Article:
at the Aviation Industry Association (AIA) Conference
Good afternoon Ladies and Gentlemen, and thank you for the opportunity to speak with you today.
Although this is the first AIA conference that I have attended, I am well aware of the important role it plays each year in developing a cohesive industry voice on the issues facing your businesses.
As you know, it is now just over eight months since I accepted the role of chairman of the Civil Aviation Authority.
In that time, I have presided over the departure of former Director John Jones, who led the industry for four years.
A six-month interim Directorship, ably held by former Chief Executive of Maritime New Zealand Russell Kilvington, and most recently, the appointment of a permanent Director of Civil Aviation. Steve Douglas.
Steve represents the first internal appointment made to the role for many years. This despite an international search which provided many good candidates from UK, Hong Kong, and Australia.
The past several months have also been characterised by changes at Authority level.
This year two new members joined the Authority, following the retirements of deputy chair Hazel Armstrong and authority member Robyn Reid.
A vote of thanks is owed to both Robyn and Hazel for the service they have given the Authority over the years.
And I am sure their replacements hardly need introduction.
Deputy Chair Errol Millar is a professional management consultant and a former Chairman of Airways Corporation.
He was the first Executive Director of the Aviation Safety Board that was set up following Erebus, and is also a former Secretary of the Transport Advisory Council.
Captain Ross Crawford retired recently from Air New Zealand after 34 years and 20,000 hours. Ross has also been a Walsh Memorial Scout Flying School instructor for the past 18 years.
With Ross and Errol's appointments, I am confident that the Authority, which also comprises businessman Darryll Park and lawyer Susan Hughes QC, contains an appropriate mix of operational expertise, business, and governance experience.
You will note that I have not highlighted the Authority's management experience. That is quite deliberate.
As a professional director, I have sat on many boards, and can assure you that one mistake often made is when a board starts to try and manage an organisation.
A board's role must be governance.
Our role is to provide an overarching strategic direction, build relationships with the powers that be, and ensure that the resources are available and the organisation is suitably equipped to do its job.
Having determined the strategy we (in conjunction with the CEO set benchmarks and key performance indicators that will enable us to monitor progress.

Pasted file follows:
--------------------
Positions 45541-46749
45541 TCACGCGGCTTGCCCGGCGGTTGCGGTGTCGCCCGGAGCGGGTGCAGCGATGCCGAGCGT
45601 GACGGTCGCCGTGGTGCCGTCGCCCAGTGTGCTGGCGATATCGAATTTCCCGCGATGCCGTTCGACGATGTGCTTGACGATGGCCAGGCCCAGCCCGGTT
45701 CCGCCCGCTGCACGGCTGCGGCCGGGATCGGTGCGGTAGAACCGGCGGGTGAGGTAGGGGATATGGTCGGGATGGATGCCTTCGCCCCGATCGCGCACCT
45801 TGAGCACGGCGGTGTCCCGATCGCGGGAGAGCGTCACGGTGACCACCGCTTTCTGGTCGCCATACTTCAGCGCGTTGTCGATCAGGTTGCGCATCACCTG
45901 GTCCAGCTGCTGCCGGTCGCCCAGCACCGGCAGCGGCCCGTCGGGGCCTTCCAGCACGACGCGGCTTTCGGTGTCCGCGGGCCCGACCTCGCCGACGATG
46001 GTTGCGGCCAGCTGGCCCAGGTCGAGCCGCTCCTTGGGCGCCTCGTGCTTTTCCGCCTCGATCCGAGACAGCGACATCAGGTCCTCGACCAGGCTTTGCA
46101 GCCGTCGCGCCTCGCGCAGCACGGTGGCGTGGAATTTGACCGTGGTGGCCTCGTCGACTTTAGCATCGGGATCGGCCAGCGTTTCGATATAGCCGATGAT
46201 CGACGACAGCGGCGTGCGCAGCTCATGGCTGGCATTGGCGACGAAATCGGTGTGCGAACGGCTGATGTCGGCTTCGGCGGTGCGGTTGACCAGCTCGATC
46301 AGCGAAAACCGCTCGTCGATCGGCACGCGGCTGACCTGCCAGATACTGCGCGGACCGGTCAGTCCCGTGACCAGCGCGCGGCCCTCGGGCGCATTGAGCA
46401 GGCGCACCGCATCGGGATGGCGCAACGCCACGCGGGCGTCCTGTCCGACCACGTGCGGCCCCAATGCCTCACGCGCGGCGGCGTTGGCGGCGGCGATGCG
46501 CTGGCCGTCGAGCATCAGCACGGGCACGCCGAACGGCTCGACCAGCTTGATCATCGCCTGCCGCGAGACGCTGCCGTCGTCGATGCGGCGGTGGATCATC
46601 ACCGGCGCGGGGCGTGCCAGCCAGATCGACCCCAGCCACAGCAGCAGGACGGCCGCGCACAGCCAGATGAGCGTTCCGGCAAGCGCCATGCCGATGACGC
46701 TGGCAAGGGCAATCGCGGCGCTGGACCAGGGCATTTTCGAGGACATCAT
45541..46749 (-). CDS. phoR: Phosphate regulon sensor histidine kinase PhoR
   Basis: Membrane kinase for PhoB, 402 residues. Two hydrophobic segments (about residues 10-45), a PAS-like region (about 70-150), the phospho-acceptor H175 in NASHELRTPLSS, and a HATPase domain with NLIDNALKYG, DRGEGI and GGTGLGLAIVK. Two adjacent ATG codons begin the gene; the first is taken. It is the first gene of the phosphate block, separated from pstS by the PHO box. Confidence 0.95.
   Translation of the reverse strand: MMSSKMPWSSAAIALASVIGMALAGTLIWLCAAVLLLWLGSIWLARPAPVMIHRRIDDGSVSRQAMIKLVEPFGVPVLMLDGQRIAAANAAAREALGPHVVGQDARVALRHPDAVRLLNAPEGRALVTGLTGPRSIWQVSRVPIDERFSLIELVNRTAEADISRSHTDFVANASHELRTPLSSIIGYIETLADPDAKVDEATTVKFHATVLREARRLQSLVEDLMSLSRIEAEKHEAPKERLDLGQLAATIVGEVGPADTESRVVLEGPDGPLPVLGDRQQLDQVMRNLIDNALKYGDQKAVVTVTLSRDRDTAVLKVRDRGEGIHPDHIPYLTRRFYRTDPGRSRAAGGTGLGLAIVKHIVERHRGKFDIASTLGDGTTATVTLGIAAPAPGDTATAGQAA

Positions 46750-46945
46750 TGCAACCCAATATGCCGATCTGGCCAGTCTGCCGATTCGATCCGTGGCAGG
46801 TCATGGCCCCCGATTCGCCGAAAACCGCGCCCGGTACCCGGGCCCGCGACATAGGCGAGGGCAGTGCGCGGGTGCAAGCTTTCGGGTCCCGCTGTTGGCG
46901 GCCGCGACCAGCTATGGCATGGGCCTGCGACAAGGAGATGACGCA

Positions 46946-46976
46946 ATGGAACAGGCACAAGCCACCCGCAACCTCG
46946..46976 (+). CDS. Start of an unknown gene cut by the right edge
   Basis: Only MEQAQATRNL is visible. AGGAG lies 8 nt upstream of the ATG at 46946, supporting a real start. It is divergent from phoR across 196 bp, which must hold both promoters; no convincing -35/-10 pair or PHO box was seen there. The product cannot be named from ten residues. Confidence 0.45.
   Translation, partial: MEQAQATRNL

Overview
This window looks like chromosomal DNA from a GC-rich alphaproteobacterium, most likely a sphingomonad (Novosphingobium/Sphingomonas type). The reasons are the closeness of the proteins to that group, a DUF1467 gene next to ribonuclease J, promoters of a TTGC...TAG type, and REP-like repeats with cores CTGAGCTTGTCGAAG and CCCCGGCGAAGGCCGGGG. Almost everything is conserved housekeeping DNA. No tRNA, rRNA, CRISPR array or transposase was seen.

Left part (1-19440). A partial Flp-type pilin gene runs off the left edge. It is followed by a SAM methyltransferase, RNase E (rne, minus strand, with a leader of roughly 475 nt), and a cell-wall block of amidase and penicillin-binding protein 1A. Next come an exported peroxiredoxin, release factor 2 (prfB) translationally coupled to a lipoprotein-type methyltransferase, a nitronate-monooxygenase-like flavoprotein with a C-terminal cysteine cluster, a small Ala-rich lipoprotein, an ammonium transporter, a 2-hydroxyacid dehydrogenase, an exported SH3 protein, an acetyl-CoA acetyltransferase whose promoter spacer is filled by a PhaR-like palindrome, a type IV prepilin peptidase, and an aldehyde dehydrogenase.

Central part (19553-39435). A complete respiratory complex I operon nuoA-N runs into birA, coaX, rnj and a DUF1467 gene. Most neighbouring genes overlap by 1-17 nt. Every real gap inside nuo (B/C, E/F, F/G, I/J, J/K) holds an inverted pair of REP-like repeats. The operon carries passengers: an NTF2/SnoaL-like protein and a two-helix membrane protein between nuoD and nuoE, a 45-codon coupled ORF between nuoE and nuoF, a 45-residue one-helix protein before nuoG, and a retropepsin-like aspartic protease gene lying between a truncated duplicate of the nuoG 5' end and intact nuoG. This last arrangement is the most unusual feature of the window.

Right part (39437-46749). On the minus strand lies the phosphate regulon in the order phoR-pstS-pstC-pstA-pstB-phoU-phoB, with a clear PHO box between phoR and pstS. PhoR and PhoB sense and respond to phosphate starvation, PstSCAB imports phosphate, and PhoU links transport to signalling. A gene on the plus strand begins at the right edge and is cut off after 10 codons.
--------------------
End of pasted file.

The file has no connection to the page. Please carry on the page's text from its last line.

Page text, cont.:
The leadership of management must always come from the CEO / Director and it is the strength of that leadership which determines how well an organisation works.
It was particularly pleasing to me that the Authority was able to unanimously appoint Steve Douglas as Director and CEO of Civil Aviation this year.
His reputation and experience were, of course, well known at first hand.
Steve has most recently relinquished his role as General Manager in charge of the CAA's Government Relations Group.
He has been a CAA senior manager for the past 12 years variously in charge of aviation rules and policy development, international relations, certification and safety monitoring.
He is a former aircraft design engineer, and has a Master of Science in Aircraft Design from the Cranfield Institute of Technology.
Steve is owed much of the credit for the CAA's recent successes on the international aviation scene, including the signing of a Bilateral Aviation Safety Agreement with the United States Federal Aviation Administration, with its ongoing technical additions.
Steve offers that rare blend of technical expertise, management ability, experience, and integrity.
The Authority has thoroughly reviewed the CAA's mission and purpose, and as a result, we have been overt in our primary directive to our new Director.
The CAA priority is to ensure safety in the aviation environment on behalf of the public.
Steve has been very clear in confirming that this is the direction he intends for the CAA.
He has the full support of the Authority.
Thank you once again for your time ladies and gentlemen. I would like to hand you over now to the Director of Civil Aviation, Steve Douglas.
Thank you for that introduction Rick, and good afternoon ladies and gentlemen.
I am pleased to have this opportunity to speak before so many key members of the aviation industry so early in my tenure as the Director of Civil Aviation.
This conference has for many years been an important fixture on the CAA's annual calendar. Each year several CAA staff members commit the time to attend, and I have been pleased to contribute to it myself over the years.
I consider the AIA to be an important organisation, giving voice to a significant cross section of the aviation industry. Commercial aviation has been a feature of the early development of New Zealand and today it is key to our country's economic success. A feature of our industry today is its diversity and innovation.
As Rick has said, I have been with the CAA for a long time, combining a technical background with management experience. During that time I have been part of the development of the CAA and its safety policies and systems. I intend today to reflect a little on that experience, and on some of the factors that have most significantly affected the way we manage aviation safety in this country today, and on the direction and priorities that I intend to set for the CAA from now on.
The most significant changes, of course, began in 1990 with the acceptance of the Swedavia McGregor report, the passing of the Civil Aviation Act, the beginning of the Civil Aviation Rules rewrite project, and the recertification of participants under the new Rules.
The regulatory model adopted by New Zealand is soundly based, and it has stood the test of time. My international relations experience has shown that there are three main elements to achieving mutual recognition agreements with overseas authorities. These elements are: